Whether in cities or in oil fields, we can often hear the chirps and trills of the birds that share our spaces.
But birdsong is more than just a soothing backdrop for our activities, it is a code that birds use to tell other birds about themselves, including details about the singer’s species, identity – and sexiness.
Humans, on the other hand, fill the air and land with their own noise, disrupting the communication between birds and other animals. This means that crucial information that an animal uses for hunting, keeping an eye on predators and maintaining contact with mates and group members may be lost.
Scientists like me can figure out which aspects of a bird’s life are under threat by listening for changes to specific parts of a bird’s song. Birdsong, in a sense, is a message in a bottle.
Sending an S.O.S.
At first glance, the Canadian prairies may look empty, but the land has been heavily influenced by human activity. It has been developed into farms dotted with infrastructure used to extract oil and natural gas.
In North America, grassland songbirds are declining faster than songbirds in any other ecosystem, and activities from energy extraction may further threaten vulnerable species.
My colleagues and I recently studied the songs of Savannah sparrows in their grassland habitats in southern Alberta, near Brooks. The area is typical for a rural Canadian prairie farming town, with farms and cattle grazing mixed with native mixed-grass prairie landscapes.
We found that the birds adjusted their songs in subtle and precise ways to cope with the noise pollution produced by the machinery set up to extract natural gas and oil.
DuoLingo for Savannah sparrow songs
Bird songs are made up of many notes or syllables, with each one encoding a piece of information about the bird and its personal traits or intentions.
In this sample of a Savannah sparrow’s male song, the introductory note alerts the audience, either potential female mates or male rivals, that a performance is about to begin.
The clicks, high clusters and trills that follow are an indication of this male bird’s sexiness.
The dash syllables are used as a name or individual identifier, and the buzz syllables identify the bird as a Savannah sparrow.
As such, a bird’s song contains many types of information, just like song lyrics. A bird may be singing “Hey, hey, sexy, hey, Bob, Savannah sparrow, sexy, sexy.”
When faced with noise, birds can change their tune so that they’re heard.
Measuring song pitch, or frequency, is popular among scientists when they are looking at the effects of noise pollution on birds. Birds may change the pitch of their song to move it outside the frequency range of the encroaching noise to avoid overlap, or they may lower their song pitch so that it can be heard over longer distances.
We can also measure tone, which describes how clear or whistle-like a syllable sounds to the ear. More tonal syllables sound like a clear whistle and look like a clear line on the sonogram because we (and the birds) are hearing only a small range of pitches at once.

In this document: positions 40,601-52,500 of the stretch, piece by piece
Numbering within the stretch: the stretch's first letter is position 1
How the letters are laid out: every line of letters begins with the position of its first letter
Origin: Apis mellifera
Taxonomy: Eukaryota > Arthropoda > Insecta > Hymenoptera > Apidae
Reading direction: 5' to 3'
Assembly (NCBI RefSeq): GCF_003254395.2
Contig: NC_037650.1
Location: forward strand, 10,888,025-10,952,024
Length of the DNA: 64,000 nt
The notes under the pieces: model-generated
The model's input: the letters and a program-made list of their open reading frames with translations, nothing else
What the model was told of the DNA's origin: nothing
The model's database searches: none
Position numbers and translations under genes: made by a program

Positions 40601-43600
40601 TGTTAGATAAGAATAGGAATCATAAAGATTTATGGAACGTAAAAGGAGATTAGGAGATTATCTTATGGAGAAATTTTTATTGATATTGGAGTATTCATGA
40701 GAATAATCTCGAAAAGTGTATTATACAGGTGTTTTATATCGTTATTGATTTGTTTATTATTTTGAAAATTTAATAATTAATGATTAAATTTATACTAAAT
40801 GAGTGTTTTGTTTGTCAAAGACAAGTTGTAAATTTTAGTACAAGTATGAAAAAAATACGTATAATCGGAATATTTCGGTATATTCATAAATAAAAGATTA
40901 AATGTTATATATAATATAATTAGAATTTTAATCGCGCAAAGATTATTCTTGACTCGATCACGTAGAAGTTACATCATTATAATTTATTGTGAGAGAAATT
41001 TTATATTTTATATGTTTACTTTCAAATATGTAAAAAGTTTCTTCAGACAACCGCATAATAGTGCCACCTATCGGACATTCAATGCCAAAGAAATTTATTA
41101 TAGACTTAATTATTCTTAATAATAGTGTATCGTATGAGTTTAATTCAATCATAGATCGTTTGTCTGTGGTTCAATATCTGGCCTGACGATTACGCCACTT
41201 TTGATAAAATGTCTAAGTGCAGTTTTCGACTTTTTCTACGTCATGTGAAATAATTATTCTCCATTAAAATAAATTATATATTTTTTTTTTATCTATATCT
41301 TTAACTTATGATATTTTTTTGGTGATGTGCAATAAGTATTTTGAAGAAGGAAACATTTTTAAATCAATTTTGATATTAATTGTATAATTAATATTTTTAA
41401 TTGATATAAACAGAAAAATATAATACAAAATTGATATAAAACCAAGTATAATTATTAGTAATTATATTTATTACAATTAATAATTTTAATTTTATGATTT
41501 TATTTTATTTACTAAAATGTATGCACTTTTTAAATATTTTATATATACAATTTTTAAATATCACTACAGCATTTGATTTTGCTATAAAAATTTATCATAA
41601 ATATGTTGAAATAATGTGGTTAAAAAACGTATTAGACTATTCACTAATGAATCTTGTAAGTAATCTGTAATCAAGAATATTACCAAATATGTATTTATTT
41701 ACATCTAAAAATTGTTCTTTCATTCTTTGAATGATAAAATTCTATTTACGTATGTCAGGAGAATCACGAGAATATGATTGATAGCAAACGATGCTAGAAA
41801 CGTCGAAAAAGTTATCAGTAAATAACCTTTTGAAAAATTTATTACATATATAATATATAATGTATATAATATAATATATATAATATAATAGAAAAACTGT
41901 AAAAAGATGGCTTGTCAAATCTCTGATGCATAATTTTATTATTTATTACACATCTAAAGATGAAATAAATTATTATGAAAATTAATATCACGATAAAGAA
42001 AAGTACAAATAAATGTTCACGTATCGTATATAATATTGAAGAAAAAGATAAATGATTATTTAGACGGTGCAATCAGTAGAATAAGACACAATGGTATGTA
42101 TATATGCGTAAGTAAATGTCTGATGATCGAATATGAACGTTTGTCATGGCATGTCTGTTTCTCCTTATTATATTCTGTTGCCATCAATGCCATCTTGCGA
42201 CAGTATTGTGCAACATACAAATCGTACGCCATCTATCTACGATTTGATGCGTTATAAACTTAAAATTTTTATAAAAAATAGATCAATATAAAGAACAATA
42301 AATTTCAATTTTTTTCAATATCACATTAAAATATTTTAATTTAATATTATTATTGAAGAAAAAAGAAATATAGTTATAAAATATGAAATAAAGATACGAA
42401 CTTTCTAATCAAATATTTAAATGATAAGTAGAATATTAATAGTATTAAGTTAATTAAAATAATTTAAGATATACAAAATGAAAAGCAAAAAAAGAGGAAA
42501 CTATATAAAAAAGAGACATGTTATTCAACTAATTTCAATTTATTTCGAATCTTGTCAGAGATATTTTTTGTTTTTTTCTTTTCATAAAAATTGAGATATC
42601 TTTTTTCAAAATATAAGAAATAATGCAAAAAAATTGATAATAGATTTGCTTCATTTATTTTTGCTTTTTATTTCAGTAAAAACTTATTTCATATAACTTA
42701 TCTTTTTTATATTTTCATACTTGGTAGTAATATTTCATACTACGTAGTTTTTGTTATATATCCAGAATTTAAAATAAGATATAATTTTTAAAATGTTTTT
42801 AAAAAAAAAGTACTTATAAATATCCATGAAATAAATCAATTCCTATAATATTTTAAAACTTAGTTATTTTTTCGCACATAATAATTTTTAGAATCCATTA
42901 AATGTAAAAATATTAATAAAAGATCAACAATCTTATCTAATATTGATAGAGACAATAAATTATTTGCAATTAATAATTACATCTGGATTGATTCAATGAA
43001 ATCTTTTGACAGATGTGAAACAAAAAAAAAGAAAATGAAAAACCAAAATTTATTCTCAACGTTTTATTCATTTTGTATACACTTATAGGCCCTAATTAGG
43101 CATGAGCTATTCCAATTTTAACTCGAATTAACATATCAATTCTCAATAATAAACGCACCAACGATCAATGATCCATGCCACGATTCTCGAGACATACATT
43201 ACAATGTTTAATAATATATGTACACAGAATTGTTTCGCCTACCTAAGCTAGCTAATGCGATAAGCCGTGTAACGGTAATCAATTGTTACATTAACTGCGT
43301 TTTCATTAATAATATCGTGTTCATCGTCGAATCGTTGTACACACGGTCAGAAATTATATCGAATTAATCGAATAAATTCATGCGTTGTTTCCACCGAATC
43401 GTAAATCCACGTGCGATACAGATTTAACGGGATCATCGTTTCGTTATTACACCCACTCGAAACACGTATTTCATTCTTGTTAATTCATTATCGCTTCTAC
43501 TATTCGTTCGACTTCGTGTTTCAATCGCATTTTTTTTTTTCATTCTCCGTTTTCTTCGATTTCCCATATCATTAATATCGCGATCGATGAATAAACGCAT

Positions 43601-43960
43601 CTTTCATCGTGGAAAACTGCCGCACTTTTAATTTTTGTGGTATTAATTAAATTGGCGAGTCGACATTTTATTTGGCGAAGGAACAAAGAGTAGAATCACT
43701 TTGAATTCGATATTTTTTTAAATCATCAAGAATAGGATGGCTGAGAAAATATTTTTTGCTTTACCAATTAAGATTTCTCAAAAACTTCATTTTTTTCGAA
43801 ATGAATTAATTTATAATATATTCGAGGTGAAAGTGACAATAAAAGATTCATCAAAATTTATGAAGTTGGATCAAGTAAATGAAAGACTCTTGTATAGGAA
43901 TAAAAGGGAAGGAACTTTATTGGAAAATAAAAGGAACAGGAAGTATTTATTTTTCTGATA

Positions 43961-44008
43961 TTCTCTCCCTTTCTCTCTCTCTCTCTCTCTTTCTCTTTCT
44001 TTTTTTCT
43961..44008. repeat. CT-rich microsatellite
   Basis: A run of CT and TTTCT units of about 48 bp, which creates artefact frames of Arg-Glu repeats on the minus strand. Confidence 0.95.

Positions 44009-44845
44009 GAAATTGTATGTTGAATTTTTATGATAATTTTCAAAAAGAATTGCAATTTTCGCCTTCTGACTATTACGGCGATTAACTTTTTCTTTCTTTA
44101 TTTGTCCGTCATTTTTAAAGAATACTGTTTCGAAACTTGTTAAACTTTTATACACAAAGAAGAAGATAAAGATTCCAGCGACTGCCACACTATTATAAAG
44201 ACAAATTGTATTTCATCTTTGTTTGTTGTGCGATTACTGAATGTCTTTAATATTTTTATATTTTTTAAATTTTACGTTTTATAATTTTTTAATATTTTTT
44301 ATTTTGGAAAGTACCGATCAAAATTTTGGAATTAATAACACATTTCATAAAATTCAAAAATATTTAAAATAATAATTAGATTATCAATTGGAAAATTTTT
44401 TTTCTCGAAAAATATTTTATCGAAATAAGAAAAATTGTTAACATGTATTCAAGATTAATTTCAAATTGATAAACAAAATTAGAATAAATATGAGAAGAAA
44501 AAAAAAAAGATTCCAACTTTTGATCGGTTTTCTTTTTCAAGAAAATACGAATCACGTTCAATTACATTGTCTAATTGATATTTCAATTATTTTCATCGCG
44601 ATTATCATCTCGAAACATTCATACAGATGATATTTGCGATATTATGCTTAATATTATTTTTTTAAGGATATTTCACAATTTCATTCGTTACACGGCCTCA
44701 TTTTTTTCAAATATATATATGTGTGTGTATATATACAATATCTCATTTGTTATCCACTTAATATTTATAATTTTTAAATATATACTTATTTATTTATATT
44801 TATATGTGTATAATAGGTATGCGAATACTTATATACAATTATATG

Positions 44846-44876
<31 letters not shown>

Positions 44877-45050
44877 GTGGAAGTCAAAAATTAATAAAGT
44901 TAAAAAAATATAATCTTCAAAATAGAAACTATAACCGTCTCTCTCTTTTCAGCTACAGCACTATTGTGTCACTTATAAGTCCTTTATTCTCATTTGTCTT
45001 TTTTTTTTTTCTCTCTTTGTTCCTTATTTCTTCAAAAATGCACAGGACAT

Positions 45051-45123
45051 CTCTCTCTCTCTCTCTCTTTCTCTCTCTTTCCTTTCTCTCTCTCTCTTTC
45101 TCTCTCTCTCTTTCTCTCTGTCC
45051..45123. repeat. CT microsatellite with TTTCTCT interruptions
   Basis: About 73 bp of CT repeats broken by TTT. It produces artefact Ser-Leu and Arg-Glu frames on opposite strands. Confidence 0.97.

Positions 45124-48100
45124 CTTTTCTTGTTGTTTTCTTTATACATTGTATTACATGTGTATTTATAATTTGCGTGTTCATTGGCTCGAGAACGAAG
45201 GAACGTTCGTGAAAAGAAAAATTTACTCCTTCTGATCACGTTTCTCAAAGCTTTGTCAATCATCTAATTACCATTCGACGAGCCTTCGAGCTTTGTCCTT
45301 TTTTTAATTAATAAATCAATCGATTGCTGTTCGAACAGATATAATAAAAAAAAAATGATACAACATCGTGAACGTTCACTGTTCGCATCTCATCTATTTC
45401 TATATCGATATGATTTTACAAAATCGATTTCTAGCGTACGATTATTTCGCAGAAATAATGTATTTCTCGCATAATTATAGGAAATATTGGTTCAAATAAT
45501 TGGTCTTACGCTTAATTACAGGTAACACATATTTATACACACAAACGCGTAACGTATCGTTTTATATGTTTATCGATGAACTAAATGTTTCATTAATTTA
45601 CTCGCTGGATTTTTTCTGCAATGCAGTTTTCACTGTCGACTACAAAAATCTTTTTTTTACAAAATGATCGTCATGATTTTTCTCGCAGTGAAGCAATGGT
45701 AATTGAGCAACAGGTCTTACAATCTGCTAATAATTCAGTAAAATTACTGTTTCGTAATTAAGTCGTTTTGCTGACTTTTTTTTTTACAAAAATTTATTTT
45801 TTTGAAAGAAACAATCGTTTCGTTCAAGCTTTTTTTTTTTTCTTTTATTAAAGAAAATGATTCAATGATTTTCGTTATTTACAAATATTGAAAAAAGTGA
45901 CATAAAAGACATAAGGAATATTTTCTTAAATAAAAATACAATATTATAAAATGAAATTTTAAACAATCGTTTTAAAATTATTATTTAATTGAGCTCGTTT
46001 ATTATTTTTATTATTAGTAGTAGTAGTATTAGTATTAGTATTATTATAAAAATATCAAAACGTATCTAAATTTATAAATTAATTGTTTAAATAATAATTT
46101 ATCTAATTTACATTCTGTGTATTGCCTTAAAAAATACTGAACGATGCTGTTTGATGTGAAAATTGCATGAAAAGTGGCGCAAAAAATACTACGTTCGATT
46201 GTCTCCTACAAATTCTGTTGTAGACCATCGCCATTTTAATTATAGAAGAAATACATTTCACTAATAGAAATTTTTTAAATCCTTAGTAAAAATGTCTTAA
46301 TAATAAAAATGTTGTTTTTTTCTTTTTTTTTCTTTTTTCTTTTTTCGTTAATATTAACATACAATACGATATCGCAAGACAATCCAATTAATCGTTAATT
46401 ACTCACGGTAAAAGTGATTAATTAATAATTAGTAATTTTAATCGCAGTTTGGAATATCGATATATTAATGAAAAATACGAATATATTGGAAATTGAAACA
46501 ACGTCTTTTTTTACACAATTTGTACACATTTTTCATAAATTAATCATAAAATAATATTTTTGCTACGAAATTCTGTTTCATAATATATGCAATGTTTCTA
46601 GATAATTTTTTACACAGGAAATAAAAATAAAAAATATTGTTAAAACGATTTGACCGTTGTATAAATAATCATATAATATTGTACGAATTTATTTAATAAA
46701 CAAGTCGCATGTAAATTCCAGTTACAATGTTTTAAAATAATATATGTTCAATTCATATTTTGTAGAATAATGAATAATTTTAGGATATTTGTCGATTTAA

Less tonal syllables sound “buzzier” and less whistle-like (like the caw of a crow) and look like a thick band on the sonagram because we are hearing many frequencies at once.
Less tonal, “buzzier” sounds makes the singer easier to find, while more tonal sounds can be heard at farther distances.
The infrastructure used to extract oil and natural gas make all kinds of different noises: Low hums, deep rhythmic pulses and high-pitch whirrs. The frequency sounds that overlap with birdsong are the ones that matter most to the birds.
In our study, we found that Savannah sparrows sang differently depending on the type of infrastructure nearby.
Birds altered their songs mostly at generator-powered screw pumps, but also made song changes at other infrastructure types. Most song changes at the screw pumps were changes to pitch or frequency. Most song changes at natural gas compressors, grid-powered screw pumps and generator-powered pumpjacks were to tonality, changing the way the whistle-like syllables sounded.
When infrastructure noise masked the birds’ sexy click syllables, the male Savannah sparrows sang them at a higher pitch. They also sang sexy high cluster and trill syllables in a buzzier, less tonal manner. Those changes should have made it easier for female listeners to locate the singing male.
These Savannah sparrows also sang the introductory notes of their songs, which attracts listeners, and the buzz syllable, which identifies the bird species, at lower pitches and in a more whistle-like tonal manner. These changes increased the distance at which their song could be heard and likely attracted more listeners.
The message matters
When faced with noise, birds can benefit from changing their songs to restore important or lost information. What that information is, exactly, all depends on what they are trying to communicate. It’s not unlike having a conversation at a loud cocktail party; you may repeat your name several times if that’s what is important to you at the time.
Grassland songbirds are in decline, and although we often think of the Prairies as a quiet place, noise may be contributing to the lower mating success seen in some grassland birds.
Even though we know that the birds we heard changed their songs, we don’t yet know if it was an effective strategy because that depends on whether the changed song is heard or understood by their audience. It’s also possible that the audience will no longer respond to the changes.
Our next step is to find out if the Savannah sparrow song changes are effective. We will be playing back modified bird calls to female and male audience members and see how they respond, which in essence, is like talking to the birds themselves.
Miya Warrington, Adjunct professor in Natural Resources, University of Manitoba.
This article first appeared on The Conversation.